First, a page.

“I think there are a couple things. I think the family’s involvement, the engagement, and the passion the family has for the wine business translates into our employees, our salespeople, and our customers,” he says. “People are looking for authenticity, and we have that in spades.”
In terms of innovation, Charles Krug has an impressive resume. Mondavi’s father, Peter, Sr., is credited with pioneering the cold-fermentation process for white wines, a now standard practice, which protects the fermenting wine from oxygen. He was also the first vintner in Napa to utilize French oak barrels and among the earliest to develop vineyards in the Carneros region, a cooler area now famous for its Pinot Noirs and Chardonnays.
But beyond new viticulture strategies, one of the most important factors in the brand’s staying power has been its relationship with restaurants. Restaurants provide a space to develop new customers, Mondavi says, and those new customers help keep Charles Krug wines popular.
“Brands are built in restaurants,” he says.
Ordering wine by the glass, he adds, is a great way for guests who are unfamiliar with the brand, or perhaps a specific style, to sample the wine without making a commitment to a whole bottle. He says this is particularly important for younger demographics, who relish sampling different drinks rather than sticking to one.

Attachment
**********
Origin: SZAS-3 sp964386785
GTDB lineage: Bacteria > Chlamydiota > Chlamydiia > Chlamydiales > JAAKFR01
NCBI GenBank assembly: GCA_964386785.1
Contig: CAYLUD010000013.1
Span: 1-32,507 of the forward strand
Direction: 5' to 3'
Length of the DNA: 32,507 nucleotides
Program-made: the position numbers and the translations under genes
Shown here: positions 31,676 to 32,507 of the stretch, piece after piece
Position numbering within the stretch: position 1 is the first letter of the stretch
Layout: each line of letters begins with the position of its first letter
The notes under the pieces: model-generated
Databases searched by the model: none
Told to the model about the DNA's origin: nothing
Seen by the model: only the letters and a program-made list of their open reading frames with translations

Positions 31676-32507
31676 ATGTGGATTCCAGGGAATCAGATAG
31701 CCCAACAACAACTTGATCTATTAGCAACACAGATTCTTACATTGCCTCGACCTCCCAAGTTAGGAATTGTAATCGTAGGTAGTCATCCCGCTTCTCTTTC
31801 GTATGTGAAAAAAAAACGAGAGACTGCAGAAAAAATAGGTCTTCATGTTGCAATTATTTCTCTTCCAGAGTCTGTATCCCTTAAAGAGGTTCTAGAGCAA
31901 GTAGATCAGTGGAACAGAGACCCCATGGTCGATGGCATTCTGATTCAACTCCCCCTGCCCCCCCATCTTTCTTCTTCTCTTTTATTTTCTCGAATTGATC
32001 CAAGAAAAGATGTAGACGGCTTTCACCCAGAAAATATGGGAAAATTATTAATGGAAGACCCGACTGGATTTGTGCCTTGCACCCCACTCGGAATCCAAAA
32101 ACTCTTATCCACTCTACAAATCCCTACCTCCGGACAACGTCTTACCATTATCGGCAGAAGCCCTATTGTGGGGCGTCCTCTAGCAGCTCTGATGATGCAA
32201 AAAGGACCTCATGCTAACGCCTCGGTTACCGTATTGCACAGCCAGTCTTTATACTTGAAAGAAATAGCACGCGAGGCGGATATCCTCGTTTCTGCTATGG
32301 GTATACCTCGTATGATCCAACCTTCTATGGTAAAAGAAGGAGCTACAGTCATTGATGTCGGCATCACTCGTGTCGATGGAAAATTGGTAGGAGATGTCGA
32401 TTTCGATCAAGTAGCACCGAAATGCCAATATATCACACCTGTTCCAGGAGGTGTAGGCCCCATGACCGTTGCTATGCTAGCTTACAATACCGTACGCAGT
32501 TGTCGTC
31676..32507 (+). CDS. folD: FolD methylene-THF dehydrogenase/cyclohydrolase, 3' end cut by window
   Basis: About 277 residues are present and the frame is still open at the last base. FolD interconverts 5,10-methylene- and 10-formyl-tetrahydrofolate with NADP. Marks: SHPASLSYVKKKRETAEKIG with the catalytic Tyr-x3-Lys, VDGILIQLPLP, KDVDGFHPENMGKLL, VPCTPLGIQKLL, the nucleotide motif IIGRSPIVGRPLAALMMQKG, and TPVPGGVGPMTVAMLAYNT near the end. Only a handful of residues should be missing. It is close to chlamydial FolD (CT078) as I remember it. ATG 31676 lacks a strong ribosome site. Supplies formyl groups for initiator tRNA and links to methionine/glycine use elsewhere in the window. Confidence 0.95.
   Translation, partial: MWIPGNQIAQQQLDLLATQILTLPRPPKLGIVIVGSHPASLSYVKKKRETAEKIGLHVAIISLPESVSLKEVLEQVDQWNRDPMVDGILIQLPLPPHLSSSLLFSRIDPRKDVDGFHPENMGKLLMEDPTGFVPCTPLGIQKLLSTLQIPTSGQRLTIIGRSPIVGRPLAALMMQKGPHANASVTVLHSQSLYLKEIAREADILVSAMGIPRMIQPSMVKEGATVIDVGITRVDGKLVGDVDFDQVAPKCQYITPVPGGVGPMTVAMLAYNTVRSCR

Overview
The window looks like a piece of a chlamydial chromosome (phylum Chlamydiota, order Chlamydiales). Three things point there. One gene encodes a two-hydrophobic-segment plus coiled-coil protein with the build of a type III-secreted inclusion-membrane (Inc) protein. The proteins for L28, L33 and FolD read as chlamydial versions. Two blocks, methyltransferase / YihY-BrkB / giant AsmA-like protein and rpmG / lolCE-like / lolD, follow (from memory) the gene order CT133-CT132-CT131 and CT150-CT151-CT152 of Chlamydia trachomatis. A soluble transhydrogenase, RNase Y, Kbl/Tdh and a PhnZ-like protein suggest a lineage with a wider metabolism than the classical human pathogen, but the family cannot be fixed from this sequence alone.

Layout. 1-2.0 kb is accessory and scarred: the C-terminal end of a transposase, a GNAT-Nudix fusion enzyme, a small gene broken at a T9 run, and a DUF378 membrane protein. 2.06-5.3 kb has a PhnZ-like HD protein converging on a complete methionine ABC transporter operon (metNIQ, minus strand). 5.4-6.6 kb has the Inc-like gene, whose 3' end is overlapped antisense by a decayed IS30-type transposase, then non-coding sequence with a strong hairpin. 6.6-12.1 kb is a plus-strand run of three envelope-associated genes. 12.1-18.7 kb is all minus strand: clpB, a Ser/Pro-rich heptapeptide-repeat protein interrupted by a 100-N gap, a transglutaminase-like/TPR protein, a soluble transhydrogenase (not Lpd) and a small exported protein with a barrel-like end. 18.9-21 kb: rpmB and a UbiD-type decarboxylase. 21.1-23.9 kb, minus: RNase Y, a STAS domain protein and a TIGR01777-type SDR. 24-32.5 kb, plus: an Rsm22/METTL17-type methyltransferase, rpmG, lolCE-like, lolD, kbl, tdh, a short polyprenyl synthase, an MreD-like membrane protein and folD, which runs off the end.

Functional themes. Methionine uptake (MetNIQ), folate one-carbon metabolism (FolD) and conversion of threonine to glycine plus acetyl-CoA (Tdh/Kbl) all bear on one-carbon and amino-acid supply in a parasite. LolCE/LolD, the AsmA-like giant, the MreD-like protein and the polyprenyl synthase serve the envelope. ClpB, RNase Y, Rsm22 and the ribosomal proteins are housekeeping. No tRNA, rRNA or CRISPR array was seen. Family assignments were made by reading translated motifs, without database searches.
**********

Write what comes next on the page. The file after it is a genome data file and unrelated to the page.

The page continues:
“The younger group is much more experimental,” he says. “I like the concept of by-the-glass. … By-the-glass programs can be beneficial to introduce wine to that group.”
Mondavi’s thoughts on younger wine drinkers aren’t misplaced. Last fall, a Harris Poll revealed that consumers aged 21–34 (generally millennials and older members of Gen Z) are more likely to reach for a beer, spirits, and hard seltzer before choosing wine.
By contrast, wine is still the overwhelming drink of choice for consumers 65 and older.
The Charles Krug brand is aware of this trend and working to appeal to a younger customer base through updates like fresher packaging. It’s also leaning into the uptick in sales of premium products. Mondavi says that while overall consumption has remained relatively flat, total wine sales are actually up. He credits this increase to customers buying more premium products.
The numbers back up his position. According to research conducted by Future Market Insights, 54 percent of millennials reported they were more inclined to choose a premium beverage compared to other offerings.
Along with the rise of premium products, the past decade-plus has seen boutique wines popping up on restaurant menus, Mondavi says. More labels mean more competition.
One of the downsides of having so many labels and varietals on a wine list, Mondavi points out, is the risk of new staff not being as familiar with the brands during service. Given high turnover rates, it can be challenging for new restaurant hires to be as enthusiastic about brands they’ve yet to sample or even encounter.
“You lose that knowledge base and that enthusiasm,” Mondavi says.
Unlike new brands, Charles Krug has a broad, established presence, which helps in terms of patron and staff recognition. And to that point, it brings a certain stability to wine lists that might also feature more niche labels.
“You need brands like Charles Krug that are very well-proven, very high quality, and that people are comfortable ordering,” he says.
For businesses with as much history as Charles Krug, constantly looking to the future is imperative in staying relevant. For Mondavi, that means looking not only at the current landscape but also what’s coming down the pipeline.
“I look beyond the next several years,” he says. “We look more generationally.”